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Title: The effects of biochemical changes to filling media during urodynamic testing in women with lower urinary tract symptoms
Author: Gluck, Timothy Adam
ISNI:       0000 0001 3501 1242
Awarding Body: University of London
Current Institution: University College London (University of London)
Date of Award: 2002
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Introduction - Detrusor (bladder) muscle is sensitive, in vitro, to changes in the chemistry of its environment. Changes in osmolality and potassium concentration are known to affect its contractility, as are changes in the intracellular and extracellular pH. Urine composition varies greatly both in health and in disease. It is not clear however, the extent to which the intravesical environment influences bladder function. Urodynamic testing uses a standardised filling medium, usually normal saline. This study was designed to assess the impact of changes to the intravesical biochemical environment on urodynamic testing, when compared to a normal saline control. Methods - Ninety four women, who were being investigated for lower urinary tract symptoms, consented to a repeat filling procedure. The filling phase of urodynamics was performed then repeated immediately. Each study used a test solution and a control with normal saline, in random order. The solutions used were : hyperosmolar solution; high potassium solution; a solution designed to change extracellular pH only (extracellular alkalosis); and solutions designed to affect both intracellular and extracellular pH (a hypercapnic solution to result in intracellular acidosis and a normocapnic control). Results - There were no significant effects of any changes in filling solution when compared to normal saline controls. This allowed an analysis of effect of order of fill, which also had no significant effect on urodynamic testing. Conclusions - Urodynamic testing was unaffected by changes to intravesical chemistry that are known to affect detrusor cells in vitro. This suggests that the homeostatic mechanisms of the bladder are able to maintain a stable microenvironment for detrusor cells despite changes to bladder contents.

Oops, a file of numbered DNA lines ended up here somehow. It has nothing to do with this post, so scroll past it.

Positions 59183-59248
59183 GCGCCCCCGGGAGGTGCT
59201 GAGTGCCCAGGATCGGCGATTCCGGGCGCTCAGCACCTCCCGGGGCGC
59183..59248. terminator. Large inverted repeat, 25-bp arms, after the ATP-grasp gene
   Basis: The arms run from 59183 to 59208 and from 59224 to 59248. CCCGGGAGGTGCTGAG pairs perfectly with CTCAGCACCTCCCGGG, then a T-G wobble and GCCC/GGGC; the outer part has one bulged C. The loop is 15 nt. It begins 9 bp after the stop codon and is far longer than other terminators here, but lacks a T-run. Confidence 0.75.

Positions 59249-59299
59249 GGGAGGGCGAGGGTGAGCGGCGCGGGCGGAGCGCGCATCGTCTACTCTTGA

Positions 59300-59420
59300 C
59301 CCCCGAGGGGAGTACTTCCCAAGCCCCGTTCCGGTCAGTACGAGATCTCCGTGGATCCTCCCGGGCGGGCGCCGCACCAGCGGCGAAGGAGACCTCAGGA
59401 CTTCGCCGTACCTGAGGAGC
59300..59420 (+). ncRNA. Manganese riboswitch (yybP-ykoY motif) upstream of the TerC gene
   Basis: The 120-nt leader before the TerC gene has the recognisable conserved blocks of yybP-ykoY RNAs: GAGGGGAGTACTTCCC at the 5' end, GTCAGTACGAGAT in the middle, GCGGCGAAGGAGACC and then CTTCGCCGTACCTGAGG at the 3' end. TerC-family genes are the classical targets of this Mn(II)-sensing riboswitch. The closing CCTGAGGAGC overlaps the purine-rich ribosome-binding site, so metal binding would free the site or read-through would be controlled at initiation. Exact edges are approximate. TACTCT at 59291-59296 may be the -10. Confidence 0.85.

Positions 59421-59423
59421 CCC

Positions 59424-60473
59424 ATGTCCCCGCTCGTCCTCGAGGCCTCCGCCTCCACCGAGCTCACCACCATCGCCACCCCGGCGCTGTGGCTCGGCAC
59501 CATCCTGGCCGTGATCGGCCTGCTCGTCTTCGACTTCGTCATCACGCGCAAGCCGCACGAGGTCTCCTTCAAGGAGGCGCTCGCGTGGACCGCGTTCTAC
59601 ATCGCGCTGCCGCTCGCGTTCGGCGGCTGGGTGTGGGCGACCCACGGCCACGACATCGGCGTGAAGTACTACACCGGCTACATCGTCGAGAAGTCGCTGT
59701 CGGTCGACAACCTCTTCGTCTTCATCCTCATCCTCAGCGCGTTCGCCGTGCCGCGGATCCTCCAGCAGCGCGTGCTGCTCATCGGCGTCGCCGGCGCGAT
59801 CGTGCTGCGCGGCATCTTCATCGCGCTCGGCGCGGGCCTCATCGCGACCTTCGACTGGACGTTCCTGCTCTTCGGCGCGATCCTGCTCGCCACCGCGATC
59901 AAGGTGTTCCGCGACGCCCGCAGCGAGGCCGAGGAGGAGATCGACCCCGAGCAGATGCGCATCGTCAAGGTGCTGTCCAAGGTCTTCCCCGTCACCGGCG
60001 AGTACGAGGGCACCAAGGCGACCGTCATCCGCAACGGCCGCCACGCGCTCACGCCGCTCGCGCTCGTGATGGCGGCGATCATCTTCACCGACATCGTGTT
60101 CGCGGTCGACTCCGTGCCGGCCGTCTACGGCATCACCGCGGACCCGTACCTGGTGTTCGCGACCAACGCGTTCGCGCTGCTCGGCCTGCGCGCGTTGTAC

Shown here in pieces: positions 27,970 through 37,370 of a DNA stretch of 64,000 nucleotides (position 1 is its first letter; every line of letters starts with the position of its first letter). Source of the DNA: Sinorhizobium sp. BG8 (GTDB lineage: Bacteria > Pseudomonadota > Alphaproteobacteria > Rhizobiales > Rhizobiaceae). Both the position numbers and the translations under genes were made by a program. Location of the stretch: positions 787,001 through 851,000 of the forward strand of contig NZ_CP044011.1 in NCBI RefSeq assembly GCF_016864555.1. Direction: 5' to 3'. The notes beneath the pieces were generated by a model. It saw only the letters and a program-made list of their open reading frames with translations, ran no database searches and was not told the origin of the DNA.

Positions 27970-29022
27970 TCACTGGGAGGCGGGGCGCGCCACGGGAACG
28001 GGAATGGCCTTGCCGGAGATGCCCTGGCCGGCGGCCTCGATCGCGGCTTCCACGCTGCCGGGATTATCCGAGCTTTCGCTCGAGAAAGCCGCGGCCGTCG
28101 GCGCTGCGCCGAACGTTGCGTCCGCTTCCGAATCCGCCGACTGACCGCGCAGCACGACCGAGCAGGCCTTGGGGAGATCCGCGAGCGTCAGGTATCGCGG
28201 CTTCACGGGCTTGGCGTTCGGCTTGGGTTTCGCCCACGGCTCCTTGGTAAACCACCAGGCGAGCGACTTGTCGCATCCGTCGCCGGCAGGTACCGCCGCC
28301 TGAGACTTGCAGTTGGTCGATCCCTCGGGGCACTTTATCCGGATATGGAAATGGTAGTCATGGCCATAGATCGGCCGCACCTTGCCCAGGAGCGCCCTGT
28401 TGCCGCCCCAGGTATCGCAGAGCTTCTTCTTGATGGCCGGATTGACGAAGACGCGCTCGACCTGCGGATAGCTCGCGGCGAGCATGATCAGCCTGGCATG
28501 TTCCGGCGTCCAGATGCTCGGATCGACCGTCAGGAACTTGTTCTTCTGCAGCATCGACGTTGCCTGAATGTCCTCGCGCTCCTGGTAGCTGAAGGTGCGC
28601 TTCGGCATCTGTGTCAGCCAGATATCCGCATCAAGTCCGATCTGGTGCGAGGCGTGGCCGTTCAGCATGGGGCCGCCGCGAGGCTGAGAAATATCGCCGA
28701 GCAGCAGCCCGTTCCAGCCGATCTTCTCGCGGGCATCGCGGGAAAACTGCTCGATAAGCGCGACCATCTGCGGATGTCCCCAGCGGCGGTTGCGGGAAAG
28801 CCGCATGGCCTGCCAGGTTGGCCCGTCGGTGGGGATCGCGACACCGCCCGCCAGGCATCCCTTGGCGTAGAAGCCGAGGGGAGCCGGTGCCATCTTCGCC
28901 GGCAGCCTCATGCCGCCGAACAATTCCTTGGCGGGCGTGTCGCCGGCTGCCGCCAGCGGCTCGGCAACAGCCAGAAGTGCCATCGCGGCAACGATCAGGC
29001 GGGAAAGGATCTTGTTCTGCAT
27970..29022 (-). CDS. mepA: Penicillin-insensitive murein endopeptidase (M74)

Supervisor: Not available Sponsor: Not available
Qualification Name: Thesis (Ph.D.) Qualification Level: Doctoral
EThOS ID:  DOI: Not available